viam,” says Cato, “ because he has burned what he the kingdom under Pharaoh, were equally hostile to could not eat.” This account is given by Macrobius, (the Hebrews with Pharaoh himself, therefore these Saturn., lib. i., 2, edit. Bipont., vol. i., p. 333 ; and is judgments fell equally heavy on them also. But we a remarkable instance-how closely some of the religious may ask, Did not these judgments fall equally on all observances of the people of God have been copied by no particular part either in the evil counsel against the

the families of Egypt, though multitudes of them had the heathen nations.

Verse 11. And thus shall ye cat it ; with your loińs Israelites or in their oppression? Why then distingirded] As in the eastern coun ies they wear long guish those in calamities in which all equally shared ? loose garments, whenever they travel they tuck up the None of these interpretations therefore appear satisfore parts of their garments in the girdle which they factory." Houbigant, by a very simple and datural -wear round their loin's.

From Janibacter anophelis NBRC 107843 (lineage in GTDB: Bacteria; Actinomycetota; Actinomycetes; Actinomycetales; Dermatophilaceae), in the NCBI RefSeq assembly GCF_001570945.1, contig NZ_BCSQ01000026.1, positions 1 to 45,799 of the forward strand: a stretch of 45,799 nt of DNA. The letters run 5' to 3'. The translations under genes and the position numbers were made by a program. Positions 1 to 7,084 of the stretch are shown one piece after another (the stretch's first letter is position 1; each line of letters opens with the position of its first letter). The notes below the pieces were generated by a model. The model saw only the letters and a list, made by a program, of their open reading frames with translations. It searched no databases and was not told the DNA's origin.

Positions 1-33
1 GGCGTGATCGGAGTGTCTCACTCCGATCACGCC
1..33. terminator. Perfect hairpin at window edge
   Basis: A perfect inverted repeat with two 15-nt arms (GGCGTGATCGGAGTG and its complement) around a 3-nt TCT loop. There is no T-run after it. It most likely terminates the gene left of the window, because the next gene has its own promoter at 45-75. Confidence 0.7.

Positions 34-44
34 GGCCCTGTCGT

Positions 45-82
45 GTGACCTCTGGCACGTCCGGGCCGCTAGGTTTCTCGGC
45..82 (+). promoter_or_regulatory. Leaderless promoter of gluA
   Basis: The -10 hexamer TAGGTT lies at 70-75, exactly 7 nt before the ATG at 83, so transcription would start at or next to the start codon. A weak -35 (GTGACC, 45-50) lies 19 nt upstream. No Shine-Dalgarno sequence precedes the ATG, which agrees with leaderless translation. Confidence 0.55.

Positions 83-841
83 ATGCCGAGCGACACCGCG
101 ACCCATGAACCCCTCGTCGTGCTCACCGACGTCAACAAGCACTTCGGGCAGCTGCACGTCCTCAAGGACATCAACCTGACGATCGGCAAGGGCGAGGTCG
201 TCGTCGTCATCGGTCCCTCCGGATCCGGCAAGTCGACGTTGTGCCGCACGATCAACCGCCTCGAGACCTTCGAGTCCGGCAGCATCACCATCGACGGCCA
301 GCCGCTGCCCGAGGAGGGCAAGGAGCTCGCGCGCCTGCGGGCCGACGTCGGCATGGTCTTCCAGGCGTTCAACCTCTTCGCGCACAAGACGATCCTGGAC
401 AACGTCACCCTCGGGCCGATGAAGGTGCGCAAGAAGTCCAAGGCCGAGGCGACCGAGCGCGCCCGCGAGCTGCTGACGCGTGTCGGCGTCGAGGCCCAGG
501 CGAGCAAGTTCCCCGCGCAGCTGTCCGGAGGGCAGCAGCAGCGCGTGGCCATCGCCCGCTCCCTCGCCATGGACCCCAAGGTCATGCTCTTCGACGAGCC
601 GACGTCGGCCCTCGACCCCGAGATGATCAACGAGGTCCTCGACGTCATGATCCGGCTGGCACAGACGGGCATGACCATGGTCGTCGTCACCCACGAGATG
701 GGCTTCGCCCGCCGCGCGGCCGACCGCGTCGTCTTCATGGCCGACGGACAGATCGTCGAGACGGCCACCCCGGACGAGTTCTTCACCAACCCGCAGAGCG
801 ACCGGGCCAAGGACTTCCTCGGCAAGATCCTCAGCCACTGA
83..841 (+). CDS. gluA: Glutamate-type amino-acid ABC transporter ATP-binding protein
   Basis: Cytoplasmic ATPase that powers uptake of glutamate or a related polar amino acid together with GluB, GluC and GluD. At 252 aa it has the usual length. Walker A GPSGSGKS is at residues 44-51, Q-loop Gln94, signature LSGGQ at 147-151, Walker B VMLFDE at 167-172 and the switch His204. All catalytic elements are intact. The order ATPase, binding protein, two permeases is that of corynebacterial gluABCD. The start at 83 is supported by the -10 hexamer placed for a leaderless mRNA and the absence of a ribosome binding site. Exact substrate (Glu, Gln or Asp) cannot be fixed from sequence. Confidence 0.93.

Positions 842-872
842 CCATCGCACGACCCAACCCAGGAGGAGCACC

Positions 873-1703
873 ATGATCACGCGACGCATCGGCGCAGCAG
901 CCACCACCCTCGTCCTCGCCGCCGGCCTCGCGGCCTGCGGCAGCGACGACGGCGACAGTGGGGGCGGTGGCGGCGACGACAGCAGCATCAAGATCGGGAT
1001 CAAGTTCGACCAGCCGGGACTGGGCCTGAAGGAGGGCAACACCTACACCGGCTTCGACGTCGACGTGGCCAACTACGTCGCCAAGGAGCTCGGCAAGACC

emendation, has, he thinks, restored the whole passage Your shoes on your feet). This seems particularly to sense and reason. He supposes that ass elohey, mentioned beoause not customary.. “ The easterns Gods, is a mistake for 1578.ahley, tents or habitathrow off their shoes when they eat, because it would tions, the i7 he and the 5 lamed being merely interbę troublesome," says Sir J. Chardin, “to keep their changed. This certainly gives a very consistent sense, shoes upon their feet, they sitting cross-legged on the and points out the universality of the desolation to floor, and having no hinder quarters to their shoes, which the whole context continually refers. He therewhich are made like slippers ; and as they do not use fore contends that the text should be read thus: And tables and chairs as we do in Europe, but have their on all the tents (or HABITATIONS) of Egypt I will exefloors covered with carpets, they throw off their shoes cute judgment; by which words the Lord signified when they enter their apartments, lest they should soil that noť one dwelling in the whole land of Egypt should those beautiful pieces of furniture.” On the contrary be exempted from the judgment here threatened. It the Israelites were to have their shoes on, because now is but justice to say that however probable this critiabout to commence their journey. It was customary cism may appear, it is not supported by any of the among the Romans to lay aside their shoes when they ancient versions, nor by any of the MSS. collated by went to a banquet. The servants took them off them Kennicott and De Rossi. The parallel' place also, when they entered the house, and returned them when Num. xxxiii. 4, is rather against Houbigant's interthey departed to their own habitations."